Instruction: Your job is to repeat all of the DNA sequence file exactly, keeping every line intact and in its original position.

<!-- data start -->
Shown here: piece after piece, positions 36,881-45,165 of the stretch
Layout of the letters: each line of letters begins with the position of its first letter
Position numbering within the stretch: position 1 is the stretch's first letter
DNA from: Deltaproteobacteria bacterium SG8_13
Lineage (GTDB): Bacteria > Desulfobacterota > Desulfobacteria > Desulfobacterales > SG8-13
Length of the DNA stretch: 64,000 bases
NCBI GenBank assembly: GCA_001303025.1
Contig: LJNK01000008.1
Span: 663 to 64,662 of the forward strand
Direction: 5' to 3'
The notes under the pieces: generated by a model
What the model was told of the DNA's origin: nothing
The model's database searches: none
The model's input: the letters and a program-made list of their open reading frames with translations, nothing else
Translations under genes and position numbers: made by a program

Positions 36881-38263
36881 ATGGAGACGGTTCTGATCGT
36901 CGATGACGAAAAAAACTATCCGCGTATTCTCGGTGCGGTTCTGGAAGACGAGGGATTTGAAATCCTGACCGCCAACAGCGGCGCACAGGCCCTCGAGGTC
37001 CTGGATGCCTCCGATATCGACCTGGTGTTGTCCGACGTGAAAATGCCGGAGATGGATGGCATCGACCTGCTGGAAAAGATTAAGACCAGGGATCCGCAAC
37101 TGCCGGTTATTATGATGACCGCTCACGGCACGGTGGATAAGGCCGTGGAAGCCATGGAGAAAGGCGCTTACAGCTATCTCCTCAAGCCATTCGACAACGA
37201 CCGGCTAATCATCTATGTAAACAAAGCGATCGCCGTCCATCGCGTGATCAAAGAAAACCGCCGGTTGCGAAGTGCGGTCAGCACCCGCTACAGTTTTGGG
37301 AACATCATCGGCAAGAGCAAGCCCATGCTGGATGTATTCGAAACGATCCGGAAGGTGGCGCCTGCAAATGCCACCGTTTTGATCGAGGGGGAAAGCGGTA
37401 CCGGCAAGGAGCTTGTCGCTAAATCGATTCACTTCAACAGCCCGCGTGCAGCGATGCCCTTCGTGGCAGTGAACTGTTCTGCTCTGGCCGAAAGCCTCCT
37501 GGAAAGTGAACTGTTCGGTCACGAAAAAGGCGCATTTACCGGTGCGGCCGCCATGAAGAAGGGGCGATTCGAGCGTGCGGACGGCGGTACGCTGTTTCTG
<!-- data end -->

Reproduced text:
Shown here: piece after piece, positions 36,881-45,165 of the stretch
Layout of the letters: each line of letters begins with the position of its first letter
Position numbering within the stretch: position 1 is the stretch's first letter
DNA from: Deltaproteobacteria bacterium SG8_13
Lineage (GTDB): Bacteria > Desulfobacterota > Desulfobacteria > Desulfobacterales > SG8-13
Length of the DNA stretch: 64,000 bases
NCBI GenBank assembly: GCA_001303025.1
Contig: LJNK01000008.1
Span: 663 to 64,662 of the forward strand
Direction: 5' to 3'
The notes under the pieces: generated by a model
What the model was told of the DNA's origin: nothing
The model's database searches: none
The model's input: the letters and a program-made list of their open reading frames with translations, nothing else
Translations under genes and position numbers: made by a program

Positions 36881-38263
36881 ATGGAGACGGTTCTGATCGT
36901 CGATGACGAAAAAAACTATCCGCGTATTCTCGGTGCGGTTCTGGAAGACGAGGGATTTGAAATCCTGACCGCCAACAGCGGCGCACAGGCCCTCGAGGTC
37001 CTGGATGCCTCCGATATCGACCTGGTGTTGTCCGACGTGAAAATGCCGGAGATGGATGGCATCGACCTGCTGGAAAAGATTAAGACCAGGGATCCGCAAC
37101 TGCCGGTTATTATGATGACCGCTCACGGCACGGTGGATAAGGCCGTGGAAGCCATGGAGAAAGGCGCTTACAGCTATCTCCTCAAGCCATTCGACAACGA
37201 CCGGCTAATCATCTATGTAAACAAAGCGATCGCCGTCCATCGCGTGATCAAAGAAAACCGCCGGTTGCGAAGTGCGGTCAGCACCCGCTACAGTTTTGGG
37301 AACATCATCGGCAAGAGCAAGCCCATGCTGGATGTATTCGAAACGATCCGGAAGGTGGCGCCTGCAAATGCCACCGTTTTGATCGAGGGGGAAAGCGGTA
37401 CCGGCAAGGAGCTTGTCGCTAAATCGATTCACTTCAACAGCCCGCGTGCAGCGATGCCCTTCGTGGCAGTGAACTGTTCTGCTCTGGCCGAAAGCCTCCT
37501 GGAAAGTGAACTGTTCGGTCACGAAAAAGGCGCATTTACCGGTGCGGCCGCCATGAAGAAGGGGCGATTCGAGCGTGCGGACGGCGGTACGCTGTTTCTG